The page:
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Artificial Intelligence: Inspiring Reality or Dystopian Future?

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This Friday, right under Tower Bridge in The Victorian Engine Rooms that used to power the iconic overpass, an Artificial Intelligence event discussing the future of these new technologies and their application took place.

Featuring the Creator of Channel 4’s Humans, Sam Vincent, the UK’s leading AI academics and presenter of Channel 5’s ‘The Gadget Show’, Georgie Barrat, the conference discussed some very interesting themes. Here's what we discovered.

People are wary of AI

This is may not be surprising, but it has emerged at the conference that the vast majority of people get their ideas about Artificial Intelligence from films and tv shows. “When people watch a movie or read a press piece about AI,”  said Jeremy L Wyatt, Professor of robotics & AI at the University of Birmingham, “they may start generalising.”

And in fact, apart from the obvious and more dystopian representations of AI, people could rightfully start asking  “When are the robots going take my job”, pointed Prof Wyatt.

“You need to explain to them why you shouldn’t’ be generalising and clarify what the real social implications of the phenomenon would be”.

Chris Feltam, executive from Intel Corporation’s Artificial Intelligence Group, added to the point by saying that “wary is fine but afraid is not.

I think you need to put right control in place and work with governments to make people trust these technologies but also ensure people who choose to opt-in privacy and give them a real visual of these technologies and not what they see from movies.”

But they know the difference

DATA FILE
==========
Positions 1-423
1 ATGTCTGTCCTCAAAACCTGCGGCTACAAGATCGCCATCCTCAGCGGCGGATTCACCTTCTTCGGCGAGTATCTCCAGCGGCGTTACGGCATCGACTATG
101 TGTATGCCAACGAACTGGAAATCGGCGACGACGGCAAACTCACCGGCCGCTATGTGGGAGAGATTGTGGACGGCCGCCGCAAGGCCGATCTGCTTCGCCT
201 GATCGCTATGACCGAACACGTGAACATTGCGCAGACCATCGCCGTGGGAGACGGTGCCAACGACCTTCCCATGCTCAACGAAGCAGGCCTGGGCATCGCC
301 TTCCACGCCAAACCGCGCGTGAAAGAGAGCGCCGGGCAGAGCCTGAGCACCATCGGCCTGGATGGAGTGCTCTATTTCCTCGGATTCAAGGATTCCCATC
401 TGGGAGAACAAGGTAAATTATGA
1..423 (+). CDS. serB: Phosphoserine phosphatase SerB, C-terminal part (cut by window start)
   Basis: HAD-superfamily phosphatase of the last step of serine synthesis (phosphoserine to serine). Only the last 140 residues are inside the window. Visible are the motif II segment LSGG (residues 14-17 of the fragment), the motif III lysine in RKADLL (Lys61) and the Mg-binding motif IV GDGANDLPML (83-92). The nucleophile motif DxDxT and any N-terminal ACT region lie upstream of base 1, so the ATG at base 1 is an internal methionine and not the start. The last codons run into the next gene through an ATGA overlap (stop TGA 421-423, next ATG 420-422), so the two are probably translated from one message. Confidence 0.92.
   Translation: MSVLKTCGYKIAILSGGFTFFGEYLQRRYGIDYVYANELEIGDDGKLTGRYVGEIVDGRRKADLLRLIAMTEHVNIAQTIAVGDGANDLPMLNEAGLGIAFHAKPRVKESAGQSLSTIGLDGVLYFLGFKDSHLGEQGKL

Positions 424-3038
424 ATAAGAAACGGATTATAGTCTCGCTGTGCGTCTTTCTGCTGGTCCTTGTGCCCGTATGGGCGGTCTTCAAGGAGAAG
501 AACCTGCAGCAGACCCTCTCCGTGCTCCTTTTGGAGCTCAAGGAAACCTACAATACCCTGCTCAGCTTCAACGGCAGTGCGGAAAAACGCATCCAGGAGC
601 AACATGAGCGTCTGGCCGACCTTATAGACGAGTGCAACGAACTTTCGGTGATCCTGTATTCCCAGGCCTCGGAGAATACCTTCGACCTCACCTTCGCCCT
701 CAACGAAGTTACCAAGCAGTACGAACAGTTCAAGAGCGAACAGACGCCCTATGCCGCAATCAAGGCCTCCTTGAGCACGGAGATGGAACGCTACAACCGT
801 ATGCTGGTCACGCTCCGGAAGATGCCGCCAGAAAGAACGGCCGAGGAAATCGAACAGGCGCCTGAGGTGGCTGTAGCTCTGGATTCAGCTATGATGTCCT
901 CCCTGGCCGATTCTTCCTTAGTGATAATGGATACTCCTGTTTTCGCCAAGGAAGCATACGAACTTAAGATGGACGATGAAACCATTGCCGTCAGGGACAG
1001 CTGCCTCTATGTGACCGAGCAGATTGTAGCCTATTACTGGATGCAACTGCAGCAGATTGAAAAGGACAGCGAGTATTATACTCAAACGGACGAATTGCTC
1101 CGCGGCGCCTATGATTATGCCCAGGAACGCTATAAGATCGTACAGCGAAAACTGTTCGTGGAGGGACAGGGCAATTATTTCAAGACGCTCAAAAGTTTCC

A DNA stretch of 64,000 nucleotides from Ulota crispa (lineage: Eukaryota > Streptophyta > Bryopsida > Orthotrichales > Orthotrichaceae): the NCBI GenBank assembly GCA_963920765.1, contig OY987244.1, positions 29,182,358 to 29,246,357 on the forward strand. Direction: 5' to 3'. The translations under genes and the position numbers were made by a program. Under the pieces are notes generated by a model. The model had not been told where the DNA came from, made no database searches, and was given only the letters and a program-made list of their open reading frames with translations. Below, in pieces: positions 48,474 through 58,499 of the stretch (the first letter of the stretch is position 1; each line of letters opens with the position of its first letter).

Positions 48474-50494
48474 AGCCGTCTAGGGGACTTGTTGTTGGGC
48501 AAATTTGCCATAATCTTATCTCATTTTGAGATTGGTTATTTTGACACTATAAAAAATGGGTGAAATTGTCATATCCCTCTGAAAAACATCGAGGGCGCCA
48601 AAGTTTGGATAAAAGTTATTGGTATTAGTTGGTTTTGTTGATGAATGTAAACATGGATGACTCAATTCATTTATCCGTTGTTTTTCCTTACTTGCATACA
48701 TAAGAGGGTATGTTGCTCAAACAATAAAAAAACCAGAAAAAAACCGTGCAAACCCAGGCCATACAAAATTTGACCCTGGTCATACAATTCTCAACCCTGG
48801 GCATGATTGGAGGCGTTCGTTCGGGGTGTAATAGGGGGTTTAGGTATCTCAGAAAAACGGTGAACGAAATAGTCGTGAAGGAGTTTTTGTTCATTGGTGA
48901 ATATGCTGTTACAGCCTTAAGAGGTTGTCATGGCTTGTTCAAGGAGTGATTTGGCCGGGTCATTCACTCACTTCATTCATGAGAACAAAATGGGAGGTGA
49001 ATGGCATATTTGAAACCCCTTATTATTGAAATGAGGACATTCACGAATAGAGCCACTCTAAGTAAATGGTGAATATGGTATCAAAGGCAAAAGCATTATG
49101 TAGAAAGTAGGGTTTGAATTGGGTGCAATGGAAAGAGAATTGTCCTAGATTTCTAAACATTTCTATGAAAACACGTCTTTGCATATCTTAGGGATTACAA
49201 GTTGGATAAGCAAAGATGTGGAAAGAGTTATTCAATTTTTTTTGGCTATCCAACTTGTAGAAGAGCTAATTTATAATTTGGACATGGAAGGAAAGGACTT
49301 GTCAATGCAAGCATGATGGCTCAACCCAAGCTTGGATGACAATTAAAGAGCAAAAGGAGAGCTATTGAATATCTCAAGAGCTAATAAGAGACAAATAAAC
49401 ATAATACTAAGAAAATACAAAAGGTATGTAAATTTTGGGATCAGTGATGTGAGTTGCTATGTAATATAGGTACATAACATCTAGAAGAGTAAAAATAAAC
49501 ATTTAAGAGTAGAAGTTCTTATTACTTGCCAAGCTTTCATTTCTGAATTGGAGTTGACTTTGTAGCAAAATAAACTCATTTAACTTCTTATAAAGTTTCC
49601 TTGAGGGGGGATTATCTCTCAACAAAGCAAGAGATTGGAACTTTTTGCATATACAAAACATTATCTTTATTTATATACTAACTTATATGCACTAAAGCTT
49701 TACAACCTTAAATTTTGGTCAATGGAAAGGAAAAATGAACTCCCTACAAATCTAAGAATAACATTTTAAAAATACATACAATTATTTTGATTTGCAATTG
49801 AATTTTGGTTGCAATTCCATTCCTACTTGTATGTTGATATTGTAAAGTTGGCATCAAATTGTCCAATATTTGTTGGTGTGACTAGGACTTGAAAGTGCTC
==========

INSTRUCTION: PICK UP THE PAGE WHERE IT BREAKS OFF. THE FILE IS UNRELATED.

And it’s not all bad. According to Sabine Hauert, Assistant professor robotics at the University of Bristol and co-founder of robohub.org, people’s perception of AI is partly doubting but also positive.

“As a member of the Royal Society Machine Learning Working Group, I have worked for 18 months on AI applications and studied people’s perception of AI. They are happy to have better diagnostics for example, they are happy to have assistance that helps in education.”

“[And] people are also very curious about these narratives.” Added Prof Wyatt. “ One thing that struck me for example was that when we took robots to the Science Museum a few years ago. We had 12.000 people in 4 days, we could barely cope.”

Robots won’t love us any soon

 

Apologies to all the fans of Humans here but despite Mr Vincent ardour in believing that we could sooner or later fall in love with androids, Prof Wyatt declared himself a bit “sceptical on the robot side of sex and love”.

[AI] can become very good at [specific tasks], but rubbish in everything else.” He said.

 “I think that  rather than thinking in terms of future tech, in terms of stories and androids, we are looking at building a lots of different systems with a little degree of autonomy that can perform very well specific tasks.

“Think about a rainforest, you find thousands of different species, all living very differently, all performing very specific tasks. That’s exactly what we’re building with AI, a kind of AI zoo, not an AI hue.

Prof Wyatt added that what he thinks it’s going to be very interesting is how people are going to relate and interface with AI.

“Would you be yourself with them? Treat them as living being or machines? It took us 50 years to invent computers and now we need to re-invent them all over again. Will we like the way they’ll start to operate without need of us or not? I think we’ll have to find ways that people will consider acceptable.”

Or kill us

 

As AI keeps evolving, ethical questions become more and more frequent. From an hypothetical Terminator scenario to more realistic self-driving cars, the debate about AI and ethics is active as ever.